This article examines the development of popular discourses of liberty as independence emerging from the struggles between peasants and landlords over the course of the late medieval and early modern periods. This discourse, relating to the aspirations of the dependent peasantry for free status, free tenure, and free labor, articulated a conception of independence that overlapped with the emerging republican discourse of the seventeenth century. However, whereas republicanism focuses almost exclusively on the arbitrary powers of the monarchical state, the popular tradition emphasizes freedom from the arbitrary powers of landlordism. After a brief introduction to the republican conception of liberty and a discussion of the dependent peasantry in England, the work of Gerrard Winstanley is presented as an innovative synthesis of popular and republican discourses of freedom as independence from the arbitrary powers of exploitation.
Exploitation Without Interpersonal Domination
In this article, I query whether participation in the labour market can hinder neo-republican freedom as non-domination. I briefly present the view of Philip Pettit on the topic, based on the distinction between offering a reward and threatening a punishment. I compare it to the analysis of labour republicans, recently reconstructed by Alex Gourevitch, according to whom, the exclusion of a group of individuals from the control of productive assets represents a form of structural domination. Then, I explain why I take a position that is different from both. I hold that capitalist structural domination leads only to exploitation, not interpersonal domination. In doing this, I consider two objections that might be raised against my argument. The first one is based on incomplete contracts and on a possible ideal benchmark for job offers. The second one challenges the supposed arbitrariness of unequal property relations within the capitalist social system.
In an effort towards developing a normative theory of federalism, this paper offers a critical assessment of the work of Will Kymlicka and Ferran Requejo in order to show the progress and failures of liberal nationalist authors on issues raised by the normative dimensions of federalism in Western multinational contexts. More exactly, the paper argues that both authors fail to give a complete theory of federalism because the liberal conception of self-determination as non-interference can only create superficial unity and contingent trust, especially in multinational contexts, where non-interference is to regulate relations between particular identities and conceptions of citizenship. Drawing on this critical assessment of liberal nationalism, I argue that the neo-republican ideal of non-domination, as developed by Philip Pettit (1997, 2012), provides us not only with the adequate normative heuristics to assess national rights of self-determination, but also international relations and the institutional conditions needed to create binding trust within multinational federal constellations.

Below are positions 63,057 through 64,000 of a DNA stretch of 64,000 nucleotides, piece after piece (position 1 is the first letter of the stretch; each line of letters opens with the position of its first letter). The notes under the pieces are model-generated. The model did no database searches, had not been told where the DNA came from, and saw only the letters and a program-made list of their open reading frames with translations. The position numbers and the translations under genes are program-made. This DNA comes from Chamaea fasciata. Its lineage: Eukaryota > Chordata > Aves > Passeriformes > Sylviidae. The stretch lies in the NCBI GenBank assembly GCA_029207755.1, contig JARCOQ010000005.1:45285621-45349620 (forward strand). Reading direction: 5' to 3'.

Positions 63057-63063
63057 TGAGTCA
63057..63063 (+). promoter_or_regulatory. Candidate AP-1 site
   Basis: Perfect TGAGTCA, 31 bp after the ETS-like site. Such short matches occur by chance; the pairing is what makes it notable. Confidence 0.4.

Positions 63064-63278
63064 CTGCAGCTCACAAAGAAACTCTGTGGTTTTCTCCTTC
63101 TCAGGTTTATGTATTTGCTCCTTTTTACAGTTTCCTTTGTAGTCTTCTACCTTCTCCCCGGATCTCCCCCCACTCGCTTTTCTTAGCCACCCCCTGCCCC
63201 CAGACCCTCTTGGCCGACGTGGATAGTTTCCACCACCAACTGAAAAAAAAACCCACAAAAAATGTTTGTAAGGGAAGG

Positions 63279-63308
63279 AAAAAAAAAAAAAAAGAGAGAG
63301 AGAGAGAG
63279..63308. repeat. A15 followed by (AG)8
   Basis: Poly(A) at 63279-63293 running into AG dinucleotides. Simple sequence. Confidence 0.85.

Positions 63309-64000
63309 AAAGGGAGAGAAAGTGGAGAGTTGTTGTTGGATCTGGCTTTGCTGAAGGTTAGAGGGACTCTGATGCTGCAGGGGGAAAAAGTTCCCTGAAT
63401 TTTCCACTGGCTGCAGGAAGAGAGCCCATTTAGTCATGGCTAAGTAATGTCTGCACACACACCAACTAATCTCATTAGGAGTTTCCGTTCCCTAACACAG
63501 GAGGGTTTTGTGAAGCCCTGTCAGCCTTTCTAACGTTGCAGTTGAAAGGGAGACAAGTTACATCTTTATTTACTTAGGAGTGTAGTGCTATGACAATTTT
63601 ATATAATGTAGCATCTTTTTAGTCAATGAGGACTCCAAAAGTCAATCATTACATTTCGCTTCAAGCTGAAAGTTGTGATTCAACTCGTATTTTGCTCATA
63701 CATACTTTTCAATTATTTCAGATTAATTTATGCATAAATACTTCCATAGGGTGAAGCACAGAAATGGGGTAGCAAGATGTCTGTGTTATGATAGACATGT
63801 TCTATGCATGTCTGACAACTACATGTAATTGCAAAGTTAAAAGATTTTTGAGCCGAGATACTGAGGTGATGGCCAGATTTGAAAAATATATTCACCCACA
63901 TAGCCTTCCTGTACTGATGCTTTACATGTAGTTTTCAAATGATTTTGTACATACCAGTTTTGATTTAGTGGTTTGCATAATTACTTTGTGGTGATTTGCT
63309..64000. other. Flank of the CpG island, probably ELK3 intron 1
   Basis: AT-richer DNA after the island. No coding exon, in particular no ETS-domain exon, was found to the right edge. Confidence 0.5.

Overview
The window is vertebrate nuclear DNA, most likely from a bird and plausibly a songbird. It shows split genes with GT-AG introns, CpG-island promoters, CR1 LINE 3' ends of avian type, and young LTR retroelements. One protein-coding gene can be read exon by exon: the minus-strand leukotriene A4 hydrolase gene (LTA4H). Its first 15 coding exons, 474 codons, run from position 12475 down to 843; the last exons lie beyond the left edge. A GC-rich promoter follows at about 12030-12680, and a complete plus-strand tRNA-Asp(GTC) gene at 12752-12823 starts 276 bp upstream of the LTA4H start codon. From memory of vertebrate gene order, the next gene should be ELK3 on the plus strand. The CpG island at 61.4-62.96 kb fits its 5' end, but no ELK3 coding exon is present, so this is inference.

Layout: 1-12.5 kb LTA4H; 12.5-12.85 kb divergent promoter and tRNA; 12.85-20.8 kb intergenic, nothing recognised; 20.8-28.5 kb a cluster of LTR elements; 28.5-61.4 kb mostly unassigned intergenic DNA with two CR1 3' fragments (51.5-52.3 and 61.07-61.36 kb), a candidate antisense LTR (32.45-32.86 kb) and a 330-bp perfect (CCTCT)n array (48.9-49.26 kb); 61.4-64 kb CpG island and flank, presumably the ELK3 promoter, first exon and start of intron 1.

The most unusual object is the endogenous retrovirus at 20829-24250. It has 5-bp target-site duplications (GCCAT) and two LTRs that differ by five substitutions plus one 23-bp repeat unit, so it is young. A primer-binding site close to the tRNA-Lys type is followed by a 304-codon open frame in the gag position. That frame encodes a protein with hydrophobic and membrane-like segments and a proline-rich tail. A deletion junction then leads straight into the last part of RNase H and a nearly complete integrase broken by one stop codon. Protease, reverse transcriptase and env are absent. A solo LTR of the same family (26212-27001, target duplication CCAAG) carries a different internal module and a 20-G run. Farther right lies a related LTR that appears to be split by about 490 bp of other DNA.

and control to citizens in the face of these, and other potential forms of domination. I am aware though that this will leave many philosophers dissatisfied as it fails to provide a neat definition of domination and non-domination, but, luckily for me
domination, in part by obscuring the needs and interests—complex and sometimes contradictory—of actors under a veneer of inclusion and apparent equality. Normative ideals of non-domination and equality in deliberation are, however, rather general and
Patrick Young, David Looseley, Elayne Oliphant and Kolja Lindner
–2013 controversy over gay marriage. Therefore, in seeking to reconceptualize secularism as “non-domination,” or tolerance, Vauchez’s and Valentin’s important contribution could be all the more effective if coupled with an antiracist strategy. Notes 3 See Jeremy
offers of freedom as non-domination; when he says that freedom should be seen as a common good he comes closer to the ideal of fraternity than in a vision in which freedom is not seen to be a common good ( Pettit 1997 : ch. 4). If we accept the division